Respondents compared their plant's food safety culture before and after becoming GFSI certified (Fig. 5). Respondents were asked whether 15 selected practices had changed since certification. A large percentage (69%) found they were spending more time on their internal audits. As a result of certification, 69% also reported spending more time training production workers, 65% spent more time on management staff training, and 50% spent additional time training upper-level senior managers on food safety issues. Significant differences were found in the responses to this statement; in North America 58% agreed and in Europe 45% agreed. Most respondents reported little change in their KPIs. Cost savings were reflected in a decrease in product waste reported by 27% of respondents, and 21% fewer recalls due to food safety concerns was reported. Manufacturers in Europe subjected significantly more of their incoming ingredients to HACCP tests (46%) than did North American manufacturers (38%). The same difference was found for an increase in the number of third-party audits required of suppliers in Europe (43%) versus in North America (31%).

FIGURE 5.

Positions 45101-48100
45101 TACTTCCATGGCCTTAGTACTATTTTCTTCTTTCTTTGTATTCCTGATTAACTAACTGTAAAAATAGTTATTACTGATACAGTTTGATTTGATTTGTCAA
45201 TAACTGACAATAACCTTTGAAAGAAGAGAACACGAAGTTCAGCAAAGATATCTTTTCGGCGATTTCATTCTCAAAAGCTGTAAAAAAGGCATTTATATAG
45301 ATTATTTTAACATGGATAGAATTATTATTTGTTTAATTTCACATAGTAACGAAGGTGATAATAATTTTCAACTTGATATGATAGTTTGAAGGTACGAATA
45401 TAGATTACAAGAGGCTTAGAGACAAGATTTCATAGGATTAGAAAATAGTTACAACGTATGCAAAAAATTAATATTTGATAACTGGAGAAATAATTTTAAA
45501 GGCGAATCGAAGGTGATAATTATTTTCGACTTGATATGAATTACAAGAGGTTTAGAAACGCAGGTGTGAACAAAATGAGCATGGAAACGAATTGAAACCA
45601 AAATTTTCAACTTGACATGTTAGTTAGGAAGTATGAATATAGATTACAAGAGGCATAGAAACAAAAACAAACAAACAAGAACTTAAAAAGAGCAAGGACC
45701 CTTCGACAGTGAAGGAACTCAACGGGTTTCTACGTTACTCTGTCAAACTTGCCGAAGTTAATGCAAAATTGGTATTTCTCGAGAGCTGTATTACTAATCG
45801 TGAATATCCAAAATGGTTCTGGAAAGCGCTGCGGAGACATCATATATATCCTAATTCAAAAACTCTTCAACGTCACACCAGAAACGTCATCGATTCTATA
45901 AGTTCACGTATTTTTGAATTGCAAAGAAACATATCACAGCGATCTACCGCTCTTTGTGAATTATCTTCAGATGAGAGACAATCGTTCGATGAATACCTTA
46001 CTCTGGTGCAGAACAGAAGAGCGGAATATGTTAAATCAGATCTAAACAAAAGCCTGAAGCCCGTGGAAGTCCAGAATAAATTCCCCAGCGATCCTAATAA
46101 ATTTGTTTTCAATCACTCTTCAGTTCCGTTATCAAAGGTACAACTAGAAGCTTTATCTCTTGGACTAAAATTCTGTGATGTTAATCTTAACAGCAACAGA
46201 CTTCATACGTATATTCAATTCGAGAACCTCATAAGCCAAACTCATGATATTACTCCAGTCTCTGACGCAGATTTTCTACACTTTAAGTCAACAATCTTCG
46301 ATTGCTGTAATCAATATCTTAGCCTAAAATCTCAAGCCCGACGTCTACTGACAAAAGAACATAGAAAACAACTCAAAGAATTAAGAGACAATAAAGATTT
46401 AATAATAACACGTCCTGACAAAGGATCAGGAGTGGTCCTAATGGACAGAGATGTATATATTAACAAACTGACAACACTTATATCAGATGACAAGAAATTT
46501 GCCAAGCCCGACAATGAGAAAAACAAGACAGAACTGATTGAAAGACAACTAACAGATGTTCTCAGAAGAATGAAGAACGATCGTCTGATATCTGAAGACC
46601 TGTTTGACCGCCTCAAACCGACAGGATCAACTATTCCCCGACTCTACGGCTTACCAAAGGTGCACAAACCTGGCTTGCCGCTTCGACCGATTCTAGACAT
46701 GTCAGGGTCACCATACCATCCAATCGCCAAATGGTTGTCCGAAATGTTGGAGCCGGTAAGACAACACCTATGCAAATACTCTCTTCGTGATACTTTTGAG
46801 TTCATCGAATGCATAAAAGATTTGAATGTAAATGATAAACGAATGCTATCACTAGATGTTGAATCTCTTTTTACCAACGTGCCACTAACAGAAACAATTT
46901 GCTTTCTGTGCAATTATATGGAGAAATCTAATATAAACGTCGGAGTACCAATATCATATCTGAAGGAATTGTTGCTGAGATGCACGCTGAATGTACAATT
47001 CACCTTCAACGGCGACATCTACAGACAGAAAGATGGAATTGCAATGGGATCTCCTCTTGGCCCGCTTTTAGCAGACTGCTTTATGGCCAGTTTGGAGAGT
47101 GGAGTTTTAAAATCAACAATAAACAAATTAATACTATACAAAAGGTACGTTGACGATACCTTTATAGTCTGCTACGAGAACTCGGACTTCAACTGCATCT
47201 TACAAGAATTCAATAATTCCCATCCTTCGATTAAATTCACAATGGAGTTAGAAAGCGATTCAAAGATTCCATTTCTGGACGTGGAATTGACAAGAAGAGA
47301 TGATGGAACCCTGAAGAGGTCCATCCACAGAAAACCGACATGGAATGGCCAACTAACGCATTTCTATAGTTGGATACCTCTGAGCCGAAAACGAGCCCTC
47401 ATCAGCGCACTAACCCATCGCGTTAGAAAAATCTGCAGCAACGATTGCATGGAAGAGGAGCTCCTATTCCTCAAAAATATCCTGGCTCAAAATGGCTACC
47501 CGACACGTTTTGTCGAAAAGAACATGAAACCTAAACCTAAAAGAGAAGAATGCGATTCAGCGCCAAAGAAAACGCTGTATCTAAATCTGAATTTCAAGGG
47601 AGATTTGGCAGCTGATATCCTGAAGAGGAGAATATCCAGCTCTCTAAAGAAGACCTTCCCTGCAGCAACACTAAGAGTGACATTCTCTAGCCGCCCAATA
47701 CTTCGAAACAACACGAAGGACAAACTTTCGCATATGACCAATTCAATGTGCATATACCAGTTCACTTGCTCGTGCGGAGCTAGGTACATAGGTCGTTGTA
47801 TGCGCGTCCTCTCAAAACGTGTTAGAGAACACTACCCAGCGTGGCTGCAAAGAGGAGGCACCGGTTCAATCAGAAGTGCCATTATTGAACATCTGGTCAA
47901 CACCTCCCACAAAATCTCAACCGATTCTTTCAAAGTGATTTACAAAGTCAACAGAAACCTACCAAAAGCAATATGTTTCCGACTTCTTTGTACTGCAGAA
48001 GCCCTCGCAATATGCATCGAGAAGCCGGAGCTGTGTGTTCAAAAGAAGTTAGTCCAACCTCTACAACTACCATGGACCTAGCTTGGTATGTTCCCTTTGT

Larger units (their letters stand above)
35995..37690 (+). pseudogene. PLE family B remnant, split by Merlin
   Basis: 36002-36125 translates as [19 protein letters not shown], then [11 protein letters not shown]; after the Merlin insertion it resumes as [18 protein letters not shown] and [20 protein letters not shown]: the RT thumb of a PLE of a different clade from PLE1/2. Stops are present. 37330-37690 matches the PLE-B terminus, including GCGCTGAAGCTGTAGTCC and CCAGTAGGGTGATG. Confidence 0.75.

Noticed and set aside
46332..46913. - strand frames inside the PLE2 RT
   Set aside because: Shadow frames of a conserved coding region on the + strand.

Manufacturers seeing significant changes in KPI benchmarks following GFSI certification. There were significant differences between North American and European agreement with the fourth, sixth, seventh, and eighth statements. The bars denote the 95% confidence limits.

FIGURE 5.

Manufacturers seeing significant changes in KPI benchmarks following GFSI certification. There were significant differences between North American and European agreement with the fourth, sixth, seventh, and eighth statements. The bars denote the 95% confidence limits.

Close modal

The six statements on the right side of Figure 5 were expected to have a greater number of “fewer” than “more” responses, which was the case. Noncompliance, regulatory violations, wasted production, and consumer and customer complaints all decreased following certification. Out of specification production decreased as did the number of food safety recalls. Although 21% of companies reported a drop in the number of food safety recalls, multinational insurance companies estimated the cost of the average recall at $10 million, enough to cause extreme financial hardship for all but the largest manufacturers (7).